Sept. 2 (Bloomberg) -- A shortage of insurance claims adjusters to handle damage from Hurricane Irene has forced the Federal Emergency Management Agency to re-certify workers who let their credentials lapse.
James A. Sadler, FEMA’s director of claims, outlined the temporary reauthorizations in an Aug. 31 letter to insurance companies and agents who administer policies through the agency’s National Flood Insurance Program, according to a copy of the letter obtained by Bloomberg News. The authorization lets the adjusters work until June 1 of next year.
“FEMA welcomes these adjusters back to the NFIP and encourages them to spend time with their supervisor catching up with current procedures,” Sadler wrote in the letter, in which he predicted “many adjusting challenges.”
The adjusters may be enlisted to inspect the aftermath of Irene’s journey along the U.S. Eastern Seaboard, which left damage estimated at $12.4 billion by Kinetic Analysis Corp. The storm, which made landfall on Aug. 27, cut a path of destruction that left 45 people dead and 6.69 million homes and businesses without power from the Carolinas to New England.
The agency’s brief notice, covering adjusters whose credentials have lapsed since June 1, 2009, suggests an emergency action for a shortage that the industry has struggled with before, said Ben McKay, senior vice president of federal government relations for the Property Casualty Insurers Association of America. In this case, FEMA is “not giving a very substantial justification” for its decision, he said.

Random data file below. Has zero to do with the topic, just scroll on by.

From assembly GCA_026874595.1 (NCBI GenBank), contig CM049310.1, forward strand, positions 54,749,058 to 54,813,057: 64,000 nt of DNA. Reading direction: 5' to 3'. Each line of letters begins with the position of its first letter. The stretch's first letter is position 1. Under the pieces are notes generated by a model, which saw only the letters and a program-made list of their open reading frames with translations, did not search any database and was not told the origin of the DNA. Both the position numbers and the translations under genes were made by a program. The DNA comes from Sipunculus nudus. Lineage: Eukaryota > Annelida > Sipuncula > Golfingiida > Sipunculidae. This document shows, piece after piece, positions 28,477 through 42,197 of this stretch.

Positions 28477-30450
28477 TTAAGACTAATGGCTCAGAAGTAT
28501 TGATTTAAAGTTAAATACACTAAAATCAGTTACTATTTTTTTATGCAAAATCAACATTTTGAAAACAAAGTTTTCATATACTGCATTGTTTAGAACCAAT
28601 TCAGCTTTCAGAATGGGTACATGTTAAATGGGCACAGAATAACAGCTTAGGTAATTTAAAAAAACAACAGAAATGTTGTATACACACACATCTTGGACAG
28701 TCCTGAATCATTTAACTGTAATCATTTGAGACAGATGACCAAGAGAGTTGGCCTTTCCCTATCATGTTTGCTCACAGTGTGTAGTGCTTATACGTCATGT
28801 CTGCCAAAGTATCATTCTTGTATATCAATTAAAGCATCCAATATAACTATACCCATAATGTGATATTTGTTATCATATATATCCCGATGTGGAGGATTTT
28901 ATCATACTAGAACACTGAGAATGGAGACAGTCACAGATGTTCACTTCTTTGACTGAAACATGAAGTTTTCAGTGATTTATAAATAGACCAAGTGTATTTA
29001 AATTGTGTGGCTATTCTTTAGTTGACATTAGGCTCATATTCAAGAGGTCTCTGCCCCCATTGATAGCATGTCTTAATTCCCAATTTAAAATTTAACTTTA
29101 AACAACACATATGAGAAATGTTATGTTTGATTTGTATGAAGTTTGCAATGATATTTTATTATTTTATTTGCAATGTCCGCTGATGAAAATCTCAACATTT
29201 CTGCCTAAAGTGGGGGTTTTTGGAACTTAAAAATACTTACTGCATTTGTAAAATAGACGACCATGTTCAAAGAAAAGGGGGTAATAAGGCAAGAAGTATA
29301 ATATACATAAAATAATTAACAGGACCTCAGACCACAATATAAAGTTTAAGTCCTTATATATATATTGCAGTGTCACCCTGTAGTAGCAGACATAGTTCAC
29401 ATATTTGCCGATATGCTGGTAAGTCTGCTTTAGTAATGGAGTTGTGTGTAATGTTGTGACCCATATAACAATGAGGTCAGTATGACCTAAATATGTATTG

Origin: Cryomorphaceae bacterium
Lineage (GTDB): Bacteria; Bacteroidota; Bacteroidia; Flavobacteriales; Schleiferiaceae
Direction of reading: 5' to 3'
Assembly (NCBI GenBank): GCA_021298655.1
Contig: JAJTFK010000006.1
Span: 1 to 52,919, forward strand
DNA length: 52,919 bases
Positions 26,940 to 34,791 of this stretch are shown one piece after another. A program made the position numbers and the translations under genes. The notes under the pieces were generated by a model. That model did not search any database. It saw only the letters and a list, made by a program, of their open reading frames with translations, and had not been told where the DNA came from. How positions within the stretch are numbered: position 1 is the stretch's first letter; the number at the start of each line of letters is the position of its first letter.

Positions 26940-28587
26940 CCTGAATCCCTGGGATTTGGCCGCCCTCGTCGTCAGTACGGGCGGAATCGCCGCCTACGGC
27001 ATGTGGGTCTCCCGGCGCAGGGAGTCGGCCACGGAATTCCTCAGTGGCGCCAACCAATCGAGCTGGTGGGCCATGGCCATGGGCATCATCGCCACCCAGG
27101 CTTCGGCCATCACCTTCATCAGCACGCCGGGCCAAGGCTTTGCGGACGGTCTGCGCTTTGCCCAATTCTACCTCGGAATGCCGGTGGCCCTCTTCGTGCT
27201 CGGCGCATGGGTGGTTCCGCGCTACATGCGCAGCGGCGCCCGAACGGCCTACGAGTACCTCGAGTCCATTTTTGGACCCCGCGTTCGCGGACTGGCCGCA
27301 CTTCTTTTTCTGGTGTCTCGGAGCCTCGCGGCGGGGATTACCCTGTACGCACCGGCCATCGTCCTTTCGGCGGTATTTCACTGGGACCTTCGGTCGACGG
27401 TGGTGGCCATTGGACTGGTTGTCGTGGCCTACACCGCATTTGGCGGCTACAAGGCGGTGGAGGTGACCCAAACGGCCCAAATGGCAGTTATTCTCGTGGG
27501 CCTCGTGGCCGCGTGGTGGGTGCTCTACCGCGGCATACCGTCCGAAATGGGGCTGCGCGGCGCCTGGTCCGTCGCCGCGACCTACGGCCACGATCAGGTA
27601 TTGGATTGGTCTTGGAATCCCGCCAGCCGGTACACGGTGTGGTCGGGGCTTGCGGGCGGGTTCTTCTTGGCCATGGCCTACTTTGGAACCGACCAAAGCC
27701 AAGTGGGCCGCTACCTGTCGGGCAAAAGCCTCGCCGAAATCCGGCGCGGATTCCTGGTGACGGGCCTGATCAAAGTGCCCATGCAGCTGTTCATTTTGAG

FEMA, which didn’t immediately respond to requests for comment, issued the letter to insurers along with a series of bulletins dating back to 2008, giving rusty adjusters advice on how to investigate flood damage. The emergency agency was widely criticized over its 2005 response to Hurricane Katrina, which also put it about $18 billion in debt.
“There’s certainly a lot of damage to homes, to businesses” from Irene, said Neil Kahn, executive vice president at Goodman-Gable-Gould/Adjusters International, a Baltimore-based firm that which represents policyholders.
Customers of the federal flood program should be given an extension beyond the 60 days they normally have to prove their damage claims, because it’s going to be especially difficult to find people to assess that damage, Kahn said. “FEMA themselves have now admitted that they’re going to great lengths to try to find staff to handle claims,” he said.
Insurers and reinsurers will probably cover about $4.9 billion of the damages, according to Kinetic, a Silver Spring, Maryland-based firm that predicts the expense of disasters
--With assistance from Elise Young and Terrence Dopp in Nj Statehouse. Editors: Gregory Mott, William Ahearn
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